Why Communications Training for Communicators?

Why Communications Training for Communicators? So we can practice what we preach.

Oh, those endless press releases, speaking to journalists, coordinating events, generating online and print content, making sure the buzz is alive and kicking. As a communicator, much of our day is taken up communicating on behalf of our client or the company we work for.

The ultimate goal is that it is in the news for all the right reasons—seen, heard, respected and trusted. This is what ensures that positive appraisal come year-end, our aspired raise and reasons galore to preen.

Alas, life ain’t that simple. How often despite all our [best] endeavours, things go wrong, falling off the mark. That misunderstanding over a mail, the wasted hours barking up the wrong tree or should I say media house, or using tools and story hooks which our target audience just don’t connect with.

Every day, not in this case a good way, teaches us a lesson or two in communications. Why? Because we don’t practice, what we preach.

We have an intrinsic assumption that we know it already. Hey, we are communicators. It is in our DNA. It is our bread and butter. So we go ahead and dismiss email etiquette, network in our esoteric circles time and again, and undermine the importance of a capable team from our own end.

“Our presentation skills bore, and our writing skills—ouch, for that we have subordinates.”

And this is just the façade. Dig a bit deeper, and our story telling rambles, our presentation skills bore, and our writing skills—ouch, for that we have our subordinates.

The unfortunate subordinates, often fresh from college, and not necessarily armed with a communications degree find themselves in this career by the sheer knack of being good writers or speakers. But there is more to this profession. There are theories, frameworks and models. There are strategies and tools. The crux of it all: relationships. And most importantly, mindfulness. Is it starting to sound like Zen? Forgive me my liberty.

While most other professions, and in particular, our rich cousins [advertising] inundate their industry with capacity building initiatives, our corporate communications and PR sector rattles on shaky knees. The result is whether we like it or not advertising is taken more seriously and gets paid more. After all they have studied it in depth. And we get paid less. And to top it, are relegated to secondary budgets.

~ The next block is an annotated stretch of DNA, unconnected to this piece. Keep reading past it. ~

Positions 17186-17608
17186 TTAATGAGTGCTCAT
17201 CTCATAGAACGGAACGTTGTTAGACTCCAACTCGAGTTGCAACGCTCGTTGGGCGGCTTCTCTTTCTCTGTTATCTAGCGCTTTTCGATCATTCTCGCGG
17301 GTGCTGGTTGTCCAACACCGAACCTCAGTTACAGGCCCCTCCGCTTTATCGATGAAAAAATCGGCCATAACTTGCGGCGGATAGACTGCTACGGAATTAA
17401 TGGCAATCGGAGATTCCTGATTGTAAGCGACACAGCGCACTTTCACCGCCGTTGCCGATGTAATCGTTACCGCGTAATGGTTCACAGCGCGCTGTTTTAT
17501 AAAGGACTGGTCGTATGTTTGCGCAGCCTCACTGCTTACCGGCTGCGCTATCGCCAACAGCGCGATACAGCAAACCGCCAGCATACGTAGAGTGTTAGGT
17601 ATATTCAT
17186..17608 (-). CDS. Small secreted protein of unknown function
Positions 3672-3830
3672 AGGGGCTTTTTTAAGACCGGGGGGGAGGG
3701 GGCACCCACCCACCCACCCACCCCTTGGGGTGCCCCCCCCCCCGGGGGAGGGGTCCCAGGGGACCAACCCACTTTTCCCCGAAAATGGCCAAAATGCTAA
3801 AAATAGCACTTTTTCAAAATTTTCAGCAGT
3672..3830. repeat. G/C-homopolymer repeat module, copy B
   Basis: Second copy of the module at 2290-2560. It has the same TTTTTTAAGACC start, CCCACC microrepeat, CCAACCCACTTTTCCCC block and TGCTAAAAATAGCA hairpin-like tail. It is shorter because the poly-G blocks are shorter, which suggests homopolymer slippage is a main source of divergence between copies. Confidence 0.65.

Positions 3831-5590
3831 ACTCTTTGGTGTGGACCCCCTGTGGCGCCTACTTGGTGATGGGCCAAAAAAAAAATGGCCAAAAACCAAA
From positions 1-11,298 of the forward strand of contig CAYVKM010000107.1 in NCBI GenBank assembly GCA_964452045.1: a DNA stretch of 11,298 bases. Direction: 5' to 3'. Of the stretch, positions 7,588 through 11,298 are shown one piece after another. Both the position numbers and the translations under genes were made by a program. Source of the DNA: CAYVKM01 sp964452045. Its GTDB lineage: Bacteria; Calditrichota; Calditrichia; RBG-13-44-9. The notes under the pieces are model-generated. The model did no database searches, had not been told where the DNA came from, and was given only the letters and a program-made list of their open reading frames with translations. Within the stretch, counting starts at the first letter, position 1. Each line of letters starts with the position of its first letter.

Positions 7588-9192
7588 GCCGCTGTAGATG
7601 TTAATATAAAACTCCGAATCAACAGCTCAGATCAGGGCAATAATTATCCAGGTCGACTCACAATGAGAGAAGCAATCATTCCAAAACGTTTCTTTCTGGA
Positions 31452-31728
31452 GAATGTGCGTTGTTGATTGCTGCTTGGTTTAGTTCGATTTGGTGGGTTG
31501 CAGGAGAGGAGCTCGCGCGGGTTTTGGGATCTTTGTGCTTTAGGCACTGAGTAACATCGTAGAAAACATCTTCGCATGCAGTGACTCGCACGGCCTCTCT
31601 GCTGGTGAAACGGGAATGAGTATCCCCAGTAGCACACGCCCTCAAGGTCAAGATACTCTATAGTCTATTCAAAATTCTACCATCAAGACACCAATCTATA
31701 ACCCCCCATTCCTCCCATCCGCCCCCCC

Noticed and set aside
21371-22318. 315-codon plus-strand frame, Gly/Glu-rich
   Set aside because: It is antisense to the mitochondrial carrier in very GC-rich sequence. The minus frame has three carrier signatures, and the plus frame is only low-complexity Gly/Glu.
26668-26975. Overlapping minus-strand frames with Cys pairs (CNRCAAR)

Training in our sector is relatively new. Academic institutions bundle marketing, PR and advertising all together, turning us into Jacks of logo design and press releases rolled into one, with very little understanding of either. Many of us move in from journalism because we are ‘their’ richer cousins. A large chunk of learning is by the greatest teacher of all: trial and error. A rather expensive institution, both to the practitioner and the company, as you may well agree. I for one can easily say I have learnt more by my mistakes than I learnt at college.

May I reiterate that hands-on training is not just for the young enthusiastic minds aiming to enter our industry? It is also for those who have joined the party and grapple with the realities of a profession they were never in real terms prepared for. And it is just as much for the stalwarts to help them keep up with times and remind themselves of everything they already know but somehow have forgotten to practice. Leadership training is great, so is out of the box ideating. However, what about the basic principles and models; the very foundations on which all effective communications is built on?

“Training in communications is much like the school of life.”

We keep stressing the importance of communications to our clients and companies we work for, determined to transform them into avid communicators as organizations. I like to believe it is time we became what we preached—avid communicators personally and professionally at an individual level as well.

It would be presumptuous on anyone’s part to claim that training stops things from going wrong. What it does do, is make way more things go right, first time around, creating an industry that is respected and trusted more. Just what we want for our clients, we need to give ourselves first.

Remember the Zen angle? Training in communications is much like the school of life. It is about mindfulness and reconnecting with our DNA, in this case our passion, and bread and butter alike, and living it, everyday.

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Rama Arya
Second time around entrepreneur, Rama Arya is the founder and executive director of The Communiqué—a group of trained practicing experts passionate about communications and sharing knowledge. The Communiqué has run programs for CII, Centre for Budget and Governance Accountability, MSL Group and The Boston Consulting Group, amongst others. Rama is also part of the lead faculty at SCoRe - Indian School of COmmunications & Reputation (SCoRe). She has nearly 20 years’ experience in the field of corporate communications, brand development and management, and external relations with inter-governmental, development and private sector organizations. An equally successful and passionate conceptualist, implementer and trainer, she holds a Masters in Public Relations, University of Westminster, London and Bachelors in Applied Art, College of Art, Delhi University.

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